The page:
The antitrust exemption angle is why Congress got involved with major league baseball in the first place, as was stated above. It's also a big part of the reason for the upcoming hearings involving Clemens et al., as well as the Raphael Palmiero/Mark McGuire hearings a few years ago, but I believe there's more. Baseball IS the American game. The home run records broken under the cloud of steroids matter greatly to those of us who have followed baseball since we were children and appreciate the sanctity of stuff like this. Sure, there are Congressmen who think it'll play really well back home to have their names attached to hearings about baseball. But now it's all come to a head. Bud Selig has hidden his head in the sand and played dumb for way too long, as has everyone else with a financial stake in the game.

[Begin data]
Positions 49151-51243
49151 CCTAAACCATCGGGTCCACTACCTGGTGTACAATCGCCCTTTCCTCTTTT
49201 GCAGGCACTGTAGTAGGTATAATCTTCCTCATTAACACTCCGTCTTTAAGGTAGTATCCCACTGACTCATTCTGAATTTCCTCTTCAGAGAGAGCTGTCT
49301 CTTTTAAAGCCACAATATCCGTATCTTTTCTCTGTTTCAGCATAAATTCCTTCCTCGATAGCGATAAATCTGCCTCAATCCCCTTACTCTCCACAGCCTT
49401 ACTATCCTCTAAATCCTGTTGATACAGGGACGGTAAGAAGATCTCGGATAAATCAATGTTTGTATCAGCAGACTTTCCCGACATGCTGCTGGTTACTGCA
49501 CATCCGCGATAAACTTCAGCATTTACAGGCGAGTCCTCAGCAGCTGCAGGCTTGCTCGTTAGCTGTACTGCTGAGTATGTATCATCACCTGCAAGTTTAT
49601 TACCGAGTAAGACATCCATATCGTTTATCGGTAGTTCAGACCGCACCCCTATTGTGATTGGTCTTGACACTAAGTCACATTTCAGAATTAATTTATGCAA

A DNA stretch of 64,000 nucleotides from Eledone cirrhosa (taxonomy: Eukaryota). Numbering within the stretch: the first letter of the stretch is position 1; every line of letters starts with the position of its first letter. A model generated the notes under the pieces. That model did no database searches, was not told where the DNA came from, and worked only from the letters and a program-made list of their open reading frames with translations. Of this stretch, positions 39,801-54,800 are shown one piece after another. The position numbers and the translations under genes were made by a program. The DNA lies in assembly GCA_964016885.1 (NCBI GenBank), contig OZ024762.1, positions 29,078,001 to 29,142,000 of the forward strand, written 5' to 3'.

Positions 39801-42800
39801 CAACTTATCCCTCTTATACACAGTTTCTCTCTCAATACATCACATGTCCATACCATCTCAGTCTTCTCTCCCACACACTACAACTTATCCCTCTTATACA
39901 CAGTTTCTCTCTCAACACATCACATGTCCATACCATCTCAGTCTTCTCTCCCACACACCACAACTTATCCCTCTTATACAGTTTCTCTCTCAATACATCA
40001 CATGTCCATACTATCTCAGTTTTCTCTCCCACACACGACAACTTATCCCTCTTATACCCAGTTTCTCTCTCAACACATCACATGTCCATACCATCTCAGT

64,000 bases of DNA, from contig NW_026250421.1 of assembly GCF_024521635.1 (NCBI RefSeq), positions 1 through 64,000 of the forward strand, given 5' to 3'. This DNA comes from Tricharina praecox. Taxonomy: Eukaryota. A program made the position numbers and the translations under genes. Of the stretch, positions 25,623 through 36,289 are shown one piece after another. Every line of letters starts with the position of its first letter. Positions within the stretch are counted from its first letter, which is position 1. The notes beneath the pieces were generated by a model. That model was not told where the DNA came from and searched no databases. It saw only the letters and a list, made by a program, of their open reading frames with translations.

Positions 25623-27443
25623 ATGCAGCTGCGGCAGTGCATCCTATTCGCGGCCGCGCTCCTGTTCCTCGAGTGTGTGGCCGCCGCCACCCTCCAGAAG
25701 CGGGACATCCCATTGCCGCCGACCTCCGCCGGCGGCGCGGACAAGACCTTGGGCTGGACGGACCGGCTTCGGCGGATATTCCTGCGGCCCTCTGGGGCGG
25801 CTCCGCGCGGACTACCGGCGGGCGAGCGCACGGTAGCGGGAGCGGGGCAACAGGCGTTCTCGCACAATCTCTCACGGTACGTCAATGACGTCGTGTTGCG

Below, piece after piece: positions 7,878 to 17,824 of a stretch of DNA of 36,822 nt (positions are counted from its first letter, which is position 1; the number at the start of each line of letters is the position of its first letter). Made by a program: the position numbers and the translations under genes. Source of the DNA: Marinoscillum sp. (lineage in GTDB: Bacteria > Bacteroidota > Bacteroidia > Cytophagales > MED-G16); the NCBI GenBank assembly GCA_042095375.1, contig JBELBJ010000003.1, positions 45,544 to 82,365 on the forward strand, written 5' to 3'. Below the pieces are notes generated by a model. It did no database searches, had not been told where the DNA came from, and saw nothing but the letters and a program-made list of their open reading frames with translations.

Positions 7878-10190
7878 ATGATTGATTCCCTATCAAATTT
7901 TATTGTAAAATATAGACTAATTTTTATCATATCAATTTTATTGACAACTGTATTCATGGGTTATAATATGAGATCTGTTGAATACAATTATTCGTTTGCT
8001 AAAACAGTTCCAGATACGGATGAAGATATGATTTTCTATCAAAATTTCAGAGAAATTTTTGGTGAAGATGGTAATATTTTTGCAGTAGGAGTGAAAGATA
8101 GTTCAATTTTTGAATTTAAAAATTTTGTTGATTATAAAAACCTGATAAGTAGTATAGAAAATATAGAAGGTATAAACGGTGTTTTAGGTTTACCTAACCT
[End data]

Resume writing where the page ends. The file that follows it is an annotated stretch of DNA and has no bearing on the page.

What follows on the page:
I don't know what I really expect from these hearings, but I do know this as a baseball fan: records broken illegally should not stand. Pete Rose has been kept out of the Hall of Fame because of his wagering on baseball as a manager, even though it's perfectly clear that his playing career warrants his place in Cooperstown. Roger Clemens threw a splintered bat at Mike Piazza during a game, and now he's trying to tell us it was the B-12. Please. It's time to clean up baseball, and if the "Commissioner" and the owners don't care enough about tradition, history, and the glory of this All-American game to bother, then Congress might as well have a whack. Whether they'll accomplish anything remains to be seen.
Steve Goodman is no doubt turning in his grave....